A normal albumin suggests that numerous functions in your body are in balance, known to decrease the risk for disease and increase the chance for a longer and healthier life compared to diverging albumin. Tracking your albumin over time together with the other biomarkers in the Levine clock can also help you better understand your biological aging.
Since albumin is one of the most important and abundant proteins in the body, measuring albumin can provide valuable information about a person’s overall health. To be more specific, measuring albumin could be relevant for several reasons including:
Monitoring inflammatory processes
Evaluating liver function
Evaluating kidney function
Evaluating nutritional status
Evaluating fluid balance
Tracking biological age with the Levine clock
Albumin is one of our bodies’ most important proteins. It is produced by the liver and found circulating in our blood. It is by far the most abundant protein in plasma and has several important functions in our bodies, such as:
Maintaining a proper balance of fluids between blood vessels and tissues
Transporting substances including hormones, fatty acids, drugs and ions
Binding and buffering acids, helping your body to maintain its pH balance
Providing nutrition to tissues
High levels of albumin, also known as hyperalbuminemia, isn’t commonly found, and isn’t in itself typically a cause for concern. The most common cause behind elevated levels is perhaps dehydration, resulting from an increased concentration due to a reduced blood volume. High intake of a protein-rich diet and vigorous exercise are also possible explanations for increased albumin levels. Less common causes, often followed-up by other symptoms or multiple deviating test results, are liver infections and certain medications.
Important note: High albumin levels alone cannot diagnose medical conditions and if values are deviating from the normal range, more tests and evaluations may be necessary.
Low levels of albumin, also known as hypoalbuminemia, suggests low circulating levels of albumin in your bloodstream. Basically, the underlying physiological process behind this is one or several of the following:
Affected production, indirectly meaning an affected liver function, can occur in conditions like cirrhosis, hepatitis and liver failure. To even suspect these conditions, you would also have to show several symptoms and test values indicating these relatively rare conditions.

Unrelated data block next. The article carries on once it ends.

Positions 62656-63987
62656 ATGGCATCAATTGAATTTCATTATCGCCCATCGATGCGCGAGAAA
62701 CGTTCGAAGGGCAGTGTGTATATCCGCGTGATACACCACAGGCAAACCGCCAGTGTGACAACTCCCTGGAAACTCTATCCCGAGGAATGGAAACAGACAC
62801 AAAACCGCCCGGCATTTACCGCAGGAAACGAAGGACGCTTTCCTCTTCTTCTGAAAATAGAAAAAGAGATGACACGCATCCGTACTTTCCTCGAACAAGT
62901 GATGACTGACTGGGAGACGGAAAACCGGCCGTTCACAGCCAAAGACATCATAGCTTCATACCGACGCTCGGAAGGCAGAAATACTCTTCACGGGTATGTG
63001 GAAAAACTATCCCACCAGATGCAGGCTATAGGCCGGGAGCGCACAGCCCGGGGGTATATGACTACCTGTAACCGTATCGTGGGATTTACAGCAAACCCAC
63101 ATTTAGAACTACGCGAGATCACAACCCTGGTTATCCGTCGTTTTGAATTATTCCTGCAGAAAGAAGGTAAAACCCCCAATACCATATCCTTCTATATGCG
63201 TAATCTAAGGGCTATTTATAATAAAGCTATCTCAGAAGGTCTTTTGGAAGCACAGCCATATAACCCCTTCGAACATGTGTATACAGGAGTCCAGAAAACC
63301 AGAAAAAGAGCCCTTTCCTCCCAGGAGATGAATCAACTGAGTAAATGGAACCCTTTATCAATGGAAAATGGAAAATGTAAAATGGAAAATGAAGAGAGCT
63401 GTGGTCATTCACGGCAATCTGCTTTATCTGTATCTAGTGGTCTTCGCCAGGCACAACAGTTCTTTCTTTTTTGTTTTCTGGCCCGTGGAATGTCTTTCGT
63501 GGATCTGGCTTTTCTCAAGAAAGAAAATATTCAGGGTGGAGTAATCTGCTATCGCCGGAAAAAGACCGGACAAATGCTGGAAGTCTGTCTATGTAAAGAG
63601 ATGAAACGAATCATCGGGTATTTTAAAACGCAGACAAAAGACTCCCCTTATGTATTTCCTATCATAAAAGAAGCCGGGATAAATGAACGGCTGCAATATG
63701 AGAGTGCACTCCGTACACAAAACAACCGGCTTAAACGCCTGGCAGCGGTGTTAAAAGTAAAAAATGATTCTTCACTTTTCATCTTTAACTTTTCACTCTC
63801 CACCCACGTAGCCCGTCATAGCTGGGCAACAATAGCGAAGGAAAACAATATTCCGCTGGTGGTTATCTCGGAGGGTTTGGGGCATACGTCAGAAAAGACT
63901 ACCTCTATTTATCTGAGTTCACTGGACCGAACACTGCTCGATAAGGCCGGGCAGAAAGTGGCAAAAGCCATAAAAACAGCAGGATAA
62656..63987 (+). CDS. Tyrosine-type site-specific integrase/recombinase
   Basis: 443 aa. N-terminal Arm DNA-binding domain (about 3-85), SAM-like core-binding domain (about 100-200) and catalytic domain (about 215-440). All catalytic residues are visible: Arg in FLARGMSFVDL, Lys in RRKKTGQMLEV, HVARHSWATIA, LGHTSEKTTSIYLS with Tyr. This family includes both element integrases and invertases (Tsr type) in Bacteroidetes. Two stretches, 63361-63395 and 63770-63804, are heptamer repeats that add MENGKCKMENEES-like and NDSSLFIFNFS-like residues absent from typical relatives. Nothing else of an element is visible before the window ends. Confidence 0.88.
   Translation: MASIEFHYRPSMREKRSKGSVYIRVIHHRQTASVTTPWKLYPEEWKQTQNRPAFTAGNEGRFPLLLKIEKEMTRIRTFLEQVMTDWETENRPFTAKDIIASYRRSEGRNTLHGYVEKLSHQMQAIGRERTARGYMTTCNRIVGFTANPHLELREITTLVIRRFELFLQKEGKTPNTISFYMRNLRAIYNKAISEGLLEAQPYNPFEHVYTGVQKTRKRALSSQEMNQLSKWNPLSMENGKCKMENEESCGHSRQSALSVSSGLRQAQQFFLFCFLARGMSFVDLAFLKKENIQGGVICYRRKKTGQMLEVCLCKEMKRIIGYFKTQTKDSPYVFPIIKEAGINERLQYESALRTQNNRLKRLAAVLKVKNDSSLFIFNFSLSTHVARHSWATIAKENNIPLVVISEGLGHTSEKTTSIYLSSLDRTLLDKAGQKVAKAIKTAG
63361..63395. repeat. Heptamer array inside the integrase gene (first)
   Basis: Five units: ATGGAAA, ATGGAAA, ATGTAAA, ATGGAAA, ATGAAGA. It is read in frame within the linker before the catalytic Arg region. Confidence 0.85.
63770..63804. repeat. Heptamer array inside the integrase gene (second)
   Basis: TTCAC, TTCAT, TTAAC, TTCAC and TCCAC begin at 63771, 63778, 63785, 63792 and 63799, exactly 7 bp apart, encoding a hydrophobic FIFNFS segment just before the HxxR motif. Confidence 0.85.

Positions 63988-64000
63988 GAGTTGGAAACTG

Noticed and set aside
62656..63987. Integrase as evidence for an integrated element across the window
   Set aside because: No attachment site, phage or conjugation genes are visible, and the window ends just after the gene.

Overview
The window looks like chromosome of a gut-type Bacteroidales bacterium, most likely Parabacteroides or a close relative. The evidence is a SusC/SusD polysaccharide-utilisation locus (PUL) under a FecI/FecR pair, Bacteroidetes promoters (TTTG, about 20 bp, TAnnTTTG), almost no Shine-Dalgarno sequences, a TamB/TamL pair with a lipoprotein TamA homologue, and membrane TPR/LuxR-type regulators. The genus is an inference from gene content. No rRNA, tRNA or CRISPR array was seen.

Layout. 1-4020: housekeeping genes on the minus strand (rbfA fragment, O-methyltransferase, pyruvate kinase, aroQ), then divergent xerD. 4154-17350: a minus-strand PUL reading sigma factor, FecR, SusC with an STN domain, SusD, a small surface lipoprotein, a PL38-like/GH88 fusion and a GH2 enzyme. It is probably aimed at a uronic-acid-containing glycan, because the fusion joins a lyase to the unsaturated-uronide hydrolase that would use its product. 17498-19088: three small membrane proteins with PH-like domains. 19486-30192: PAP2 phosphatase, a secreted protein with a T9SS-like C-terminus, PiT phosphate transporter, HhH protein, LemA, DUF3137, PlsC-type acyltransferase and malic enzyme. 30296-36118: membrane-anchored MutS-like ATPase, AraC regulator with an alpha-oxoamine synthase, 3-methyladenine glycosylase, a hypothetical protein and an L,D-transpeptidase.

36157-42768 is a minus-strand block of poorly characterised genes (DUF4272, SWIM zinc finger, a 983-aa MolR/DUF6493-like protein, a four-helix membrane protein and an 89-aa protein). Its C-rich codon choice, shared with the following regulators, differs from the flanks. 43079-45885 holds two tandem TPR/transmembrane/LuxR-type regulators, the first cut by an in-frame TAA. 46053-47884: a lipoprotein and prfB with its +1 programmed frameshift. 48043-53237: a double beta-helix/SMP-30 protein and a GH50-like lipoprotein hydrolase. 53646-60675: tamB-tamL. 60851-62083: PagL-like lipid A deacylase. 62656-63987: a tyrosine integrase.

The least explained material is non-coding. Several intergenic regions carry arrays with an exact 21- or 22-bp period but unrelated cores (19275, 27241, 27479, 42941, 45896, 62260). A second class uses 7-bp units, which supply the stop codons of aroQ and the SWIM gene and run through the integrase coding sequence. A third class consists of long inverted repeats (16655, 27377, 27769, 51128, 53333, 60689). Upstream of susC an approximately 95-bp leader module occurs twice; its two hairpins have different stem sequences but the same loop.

Inability to retain albumin it in the circulatory system, also known as protein loss, seen in kidney disease and inflammatory diseases. In these cases, a urine sample will often show elevated levels of protein, and the symptoms related to these conditions are often pronounced and prominent.
Fluid retention, which causes the blood to dilute. This can be caused by liver disease and congestive heart failure. The simple explanation here is that the same amount of albumin is measured in a greater volume of fluid, thus decreased.
Malnutrition, causing a protein deficiency and thereby low albumin levels.
A wide variety of medical conditions can cause a decrease in albumin levels, including:
Since albumin is produced by the liver, liver disease can lower the levels of albumin. Can occur as a result of conditions like cirrhosis, hepatitis and liver failure.
Since the kidneys help filter albumin from the blood, kidney diseases such as nephrotic syndrome, glomerulonephritis and chronic kidney disease can lead to an impaired ability to contain albumin, leading to reduced levels of albumin.
For this reason, high levels of albumin in the urine, also known as proteinuria, can be an early sign of kidney disease.
Protein deficiency and malnutrition can be a cause for low albumin levels.
Inflammatory processes in our bodies can in some cases reduce the levels of albumin. This can happen as a result of inability to absorb and melt proteins. Examples of conditions are inflammatory bowel disease and rheumatoid arthritis.
When fluid is retained, the blood is diluted. A blood test from a diluted circulating blood will contain lower levels of albumin as a direct effect of lower concentration. Two conditions that may cause fluid retention are congestive heart failure and liver disease.
Avoid alcohol intake
Avoid intake of high-fat foods
In general, the normal range is divided into age categories as follows:
18-40 years old - 36-48 g/L
41-70 years old - 36-45 g/L
>70 years old - 34-45 g/L
Important note: Slightly deviating albumin value is most often normal and needs no concern. Statistically, 5% (meaning one in twenty people) can have a normal albumin outside the general normal range.